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FCA to Introduce a Price Cap to be Introduced on Rent-to-own Goods

Personal_Finance / Shopping Mar 27, 2019 - 10:02 AM GMT

By: Submissions

Personal_Finance

The Financial Conduct Authority will be introducing a price cap on rent-to-own goods from April 1st this year. The FCA are hoping that the price cap will save consumers in the UK around £22.7 million every year on the cost of products that are of everyday use such as fridges, cookers and televisions.
 
According to reports, in certain cases, consumers of rent-to-own goods are currently paying in total around 4 times more than the price of the good itself. The FCA hope to introduce the price cap to ensure that credit charges are unable to be more than the cost of the product itself. As well as the price cap, firms will have to benchmark their prices, such as delivery and installation, against the prices that are charged by three mainstream retailers. This benchmark will prevent firms from significantly rising their prices to get back the profits that they may lost from the cap on their prices.


Additionally, the FCA have been investigating into the high-cost credit sector in general, in addition to options that could be an alternative to high-cost loans. Due to large numbers of complaints from charities over people being left with outstanding debts, they have already introduced a cap on payday loans to 0.8%.

This was introduced in January 2015 and has significantly increased competition in the industry, with some of the largest companies exiting and new, alternative products entering the market. This includes companies offering flexible overdrafts, guarantor options and flexible instalments like those from Cashfloat, QuickQuid and The One Stop Money Shop.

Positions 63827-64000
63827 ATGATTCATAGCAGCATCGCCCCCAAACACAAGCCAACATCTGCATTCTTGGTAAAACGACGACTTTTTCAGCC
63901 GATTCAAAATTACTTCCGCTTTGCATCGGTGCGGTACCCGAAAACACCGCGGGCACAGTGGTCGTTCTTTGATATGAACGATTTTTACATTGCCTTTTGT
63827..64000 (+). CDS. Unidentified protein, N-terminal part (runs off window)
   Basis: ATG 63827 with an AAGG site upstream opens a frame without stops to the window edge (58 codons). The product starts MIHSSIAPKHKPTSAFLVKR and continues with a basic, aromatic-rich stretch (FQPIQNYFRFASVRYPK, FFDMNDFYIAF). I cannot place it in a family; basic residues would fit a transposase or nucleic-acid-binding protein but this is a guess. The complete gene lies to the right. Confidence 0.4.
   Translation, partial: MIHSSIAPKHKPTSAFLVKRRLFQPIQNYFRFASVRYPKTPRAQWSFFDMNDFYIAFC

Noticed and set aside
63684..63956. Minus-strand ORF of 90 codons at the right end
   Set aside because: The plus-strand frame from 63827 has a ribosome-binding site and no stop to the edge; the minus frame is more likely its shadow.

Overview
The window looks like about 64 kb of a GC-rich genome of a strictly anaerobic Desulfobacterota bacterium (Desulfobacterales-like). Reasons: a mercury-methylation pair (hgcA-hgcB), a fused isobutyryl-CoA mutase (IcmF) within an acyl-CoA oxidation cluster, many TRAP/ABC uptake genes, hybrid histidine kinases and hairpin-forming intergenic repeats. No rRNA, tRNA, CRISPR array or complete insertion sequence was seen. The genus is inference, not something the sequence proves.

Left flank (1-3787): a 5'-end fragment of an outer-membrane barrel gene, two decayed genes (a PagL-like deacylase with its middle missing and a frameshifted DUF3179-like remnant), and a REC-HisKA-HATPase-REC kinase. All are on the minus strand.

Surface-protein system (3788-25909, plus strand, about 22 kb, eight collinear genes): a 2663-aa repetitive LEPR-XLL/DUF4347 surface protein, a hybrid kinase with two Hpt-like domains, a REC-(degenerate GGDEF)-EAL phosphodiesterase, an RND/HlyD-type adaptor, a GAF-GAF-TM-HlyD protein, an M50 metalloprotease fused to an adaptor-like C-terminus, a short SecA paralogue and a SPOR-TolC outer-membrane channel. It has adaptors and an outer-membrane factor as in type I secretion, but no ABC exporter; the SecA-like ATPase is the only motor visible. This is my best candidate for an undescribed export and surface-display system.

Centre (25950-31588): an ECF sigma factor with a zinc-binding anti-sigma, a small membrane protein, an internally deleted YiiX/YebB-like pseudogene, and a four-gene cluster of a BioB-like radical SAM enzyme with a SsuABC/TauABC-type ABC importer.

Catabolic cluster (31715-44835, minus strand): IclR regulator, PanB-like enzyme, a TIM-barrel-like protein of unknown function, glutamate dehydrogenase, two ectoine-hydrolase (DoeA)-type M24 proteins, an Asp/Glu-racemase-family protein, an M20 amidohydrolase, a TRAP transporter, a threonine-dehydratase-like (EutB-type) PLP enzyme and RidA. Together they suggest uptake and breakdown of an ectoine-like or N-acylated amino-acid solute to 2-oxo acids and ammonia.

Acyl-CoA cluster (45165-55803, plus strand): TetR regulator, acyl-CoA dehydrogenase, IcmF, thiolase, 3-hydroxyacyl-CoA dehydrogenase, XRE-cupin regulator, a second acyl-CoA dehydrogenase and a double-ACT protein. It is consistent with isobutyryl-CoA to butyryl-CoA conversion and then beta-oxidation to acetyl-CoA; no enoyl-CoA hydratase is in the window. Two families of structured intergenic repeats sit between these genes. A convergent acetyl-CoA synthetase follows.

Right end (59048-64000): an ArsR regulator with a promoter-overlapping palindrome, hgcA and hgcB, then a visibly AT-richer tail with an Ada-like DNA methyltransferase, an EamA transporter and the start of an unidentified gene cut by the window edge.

The executive director of strategy and competition for the FCA, Christopher Woolard, has said that the actions they are taking build on their wide work on high-cost credit and also, will be able to save some of the customers in the UK who are very vulnerable millions of pounds. He also said that the price cap has been implemented so that they are able to target some of the highest prices in the whole of the rent-to-own market.
 
Christopher Woolard has stated to the Press Association that a cooker could end up costing a consumer around £1,700 from a rent-to-own provider, even though it would normally be retailed at between £480-£500. With the addition of the price cap that is being brought in, customers would see their costs fall by around £700.
 
Woolard has also claimed that they are working to try to expand the options for people outside of the rent-to-own sector. An example of this is that some retailers and credit unions are trying to offer reasonable rates of interest on white goods. As well as this, there have been discussions taking place surrounding upcycling and recycling schemes for housing associations. The Financial Conduct Authority will review their price cap in 2020 and will aim to keep an eye on the compliance of firms with these new rules. The FCA would be willing to intervene and add new rules again should it be needed.
 
They have stated that the some of the most financially challenged people in society are rent-to-own customers. Most of these people are on low incomes of between £12,000 and £18,000, they are likely to have missed a bill payment in the last 6 months as well as the fact that around only 1/3 of all of them are in work. Despite these figures, the firms often charge these people more than other retailers for goods that are essentials such as washing machines.

By Daniel Tannenbaum

Copyright 2019 © Daniel Tannenbaum - All Rights Reserved

Disclaimer: The above is a matter of opinion provided for general information purposes only and is not intended as investment advice. Information and analysis above are derived from sources and utilising methods believed to be reliable, but we cannot accept responsibility for any losses you may incur as a result of this analysis. Individuals should consult with their personal financial advisors.


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